The tension between pragmatic adaptation and visionary reformation lies at the heart of biblical religion. Attempts to resolve the dilemma by identifying with one pole or the other inevitably miss the point. On the one hand, God’s rule is exercised in the historical lives of communities of believers. Divine reality is not confined to myths about primordial times or an anticipated heaven. Pragmatic adaptation of the tradition seeks to make sure that God’s rule over human life is still relevant. On the other hand, human beings are inherently unable to shape their lives and societies according to religious and philosophical visions of what is just and good. Visionary reformation reminds us of the radical and structural nature of evil. It rejects the claim that problems can be cured with a little human adjustment of the economy, society or religion. It keeps alive the sense that we can only be set right again by God’s vision.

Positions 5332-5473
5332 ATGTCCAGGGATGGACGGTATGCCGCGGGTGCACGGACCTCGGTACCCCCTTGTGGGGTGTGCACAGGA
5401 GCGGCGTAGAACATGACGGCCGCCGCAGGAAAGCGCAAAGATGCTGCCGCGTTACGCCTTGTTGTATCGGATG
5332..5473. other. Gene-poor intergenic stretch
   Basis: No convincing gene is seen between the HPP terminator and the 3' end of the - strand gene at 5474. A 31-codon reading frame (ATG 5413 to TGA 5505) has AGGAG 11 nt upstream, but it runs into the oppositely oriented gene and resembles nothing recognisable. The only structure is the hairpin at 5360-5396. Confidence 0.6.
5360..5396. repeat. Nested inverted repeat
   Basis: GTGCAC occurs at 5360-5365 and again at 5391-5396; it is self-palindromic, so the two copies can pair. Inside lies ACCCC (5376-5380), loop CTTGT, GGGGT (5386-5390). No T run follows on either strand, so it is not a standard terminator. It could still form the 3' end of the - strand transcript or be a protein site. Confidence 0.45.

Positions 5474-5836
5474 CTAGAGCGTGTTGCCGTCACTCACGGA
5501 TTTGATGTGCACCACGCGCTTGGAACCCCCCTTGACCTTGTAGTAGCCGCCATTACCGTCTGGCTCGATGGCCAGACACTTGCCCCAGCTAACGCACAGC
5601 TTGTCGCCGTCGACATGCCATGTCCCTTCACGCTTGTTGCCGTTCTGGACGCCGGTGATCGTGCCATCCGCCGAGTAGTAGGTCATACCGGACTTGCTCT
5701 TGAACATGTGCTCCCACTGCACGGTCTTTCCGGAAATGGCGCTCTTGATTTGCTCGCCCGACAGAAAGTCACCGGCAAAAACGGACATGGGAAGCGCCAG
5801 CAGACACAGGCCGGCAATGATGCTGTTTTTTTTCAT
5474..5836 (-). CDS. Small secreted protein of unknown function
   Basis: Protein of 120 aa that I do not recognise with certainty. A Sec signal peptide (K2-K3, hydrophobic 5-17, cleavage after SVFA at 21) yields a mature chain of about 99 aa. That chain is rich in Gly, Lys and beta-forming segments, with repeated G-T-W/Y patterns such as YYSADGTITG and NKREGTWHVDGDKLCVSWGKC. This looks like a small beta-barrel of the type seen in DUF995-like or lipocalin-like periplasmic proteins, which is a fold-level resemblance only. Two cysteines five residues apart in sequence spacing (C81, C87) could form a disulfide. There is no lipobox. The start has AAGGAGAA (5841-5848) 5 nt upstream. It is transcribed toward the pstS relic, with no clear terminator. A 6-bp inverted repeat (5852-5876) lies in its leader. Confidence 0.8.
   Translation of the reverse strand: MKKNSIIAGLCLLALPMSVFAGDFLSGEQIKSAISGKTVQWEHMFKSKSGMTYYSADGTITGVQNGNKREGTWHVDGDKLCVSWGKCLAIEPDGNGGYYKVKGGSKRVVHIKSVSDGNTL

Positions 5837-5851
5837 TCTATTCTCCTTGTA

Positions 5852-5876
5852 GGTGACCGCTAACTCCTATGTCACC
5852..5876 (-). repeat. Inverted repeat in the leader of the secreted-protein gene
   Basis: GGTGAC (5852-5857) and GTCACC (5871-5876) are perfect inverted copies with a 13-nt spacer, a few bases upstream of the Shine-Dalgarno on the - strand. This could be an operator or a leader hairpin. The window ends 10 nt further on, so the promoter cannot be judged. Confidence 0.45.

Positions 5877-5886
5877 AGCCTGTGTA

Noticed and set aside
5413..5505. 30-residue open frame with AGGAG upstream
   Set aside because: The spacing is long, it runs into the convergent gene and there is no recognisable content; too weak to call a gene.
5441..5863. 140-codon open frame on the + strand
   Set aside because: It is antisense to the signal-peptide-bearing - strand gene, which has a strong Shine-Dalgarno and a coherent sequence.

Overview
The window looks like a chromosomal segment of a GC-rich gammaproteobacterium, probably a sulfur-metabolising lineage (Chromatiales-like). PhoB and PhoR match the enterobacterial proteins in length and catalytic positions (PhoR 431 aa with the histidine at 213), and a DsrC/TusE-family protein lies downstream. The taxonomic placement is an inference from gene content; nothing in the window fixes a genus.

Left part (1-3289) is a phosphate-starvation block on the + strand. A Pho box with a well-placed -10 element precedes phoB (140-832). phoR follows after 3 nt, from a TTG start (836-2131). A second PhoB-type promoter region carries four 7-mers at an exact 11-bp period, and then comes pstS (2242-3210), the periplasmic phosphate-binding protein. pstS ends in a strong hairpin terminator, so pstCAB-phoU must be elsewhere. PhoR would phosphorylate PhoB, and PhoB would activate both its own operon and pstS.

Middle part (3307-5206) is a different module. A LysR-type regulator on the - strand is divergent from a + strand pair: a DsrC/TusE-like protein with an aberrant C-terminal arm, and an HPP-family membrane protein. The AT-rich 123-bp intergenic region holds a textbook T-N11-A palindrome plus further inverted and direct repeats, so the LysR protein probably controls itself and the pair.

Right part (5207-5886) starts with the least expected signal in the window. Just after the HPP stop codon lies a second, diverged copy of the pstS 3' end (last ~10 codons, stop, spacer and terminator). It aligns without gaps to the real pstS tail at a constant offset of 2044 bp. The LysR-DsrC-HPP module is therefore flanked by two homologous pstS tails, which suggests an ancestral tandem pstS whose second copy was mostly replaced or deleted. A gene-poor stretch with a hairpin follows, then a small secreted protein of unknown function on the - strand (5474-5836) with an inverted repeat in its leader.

In the ninth century Elijah denounced the widespread influence of the Baal cult and its prophets. Baal was a storm god worshiped by the Phoenicians and by Israelite peasants who sought to insure the fertility of the land. Eighth century prophets like Hosea continued the struggles against the Baal cult. Initially, Tyrian Baal was introduced to Israel by the royal dynasty, when Ahab married the Tyrian princess Jezebel. The cult spread from the royal center in Samaria to the provincial towns. Political pragmatism may have led the king to make an alliance with the Phoenicians. The result of this alliance was widespread idolatry.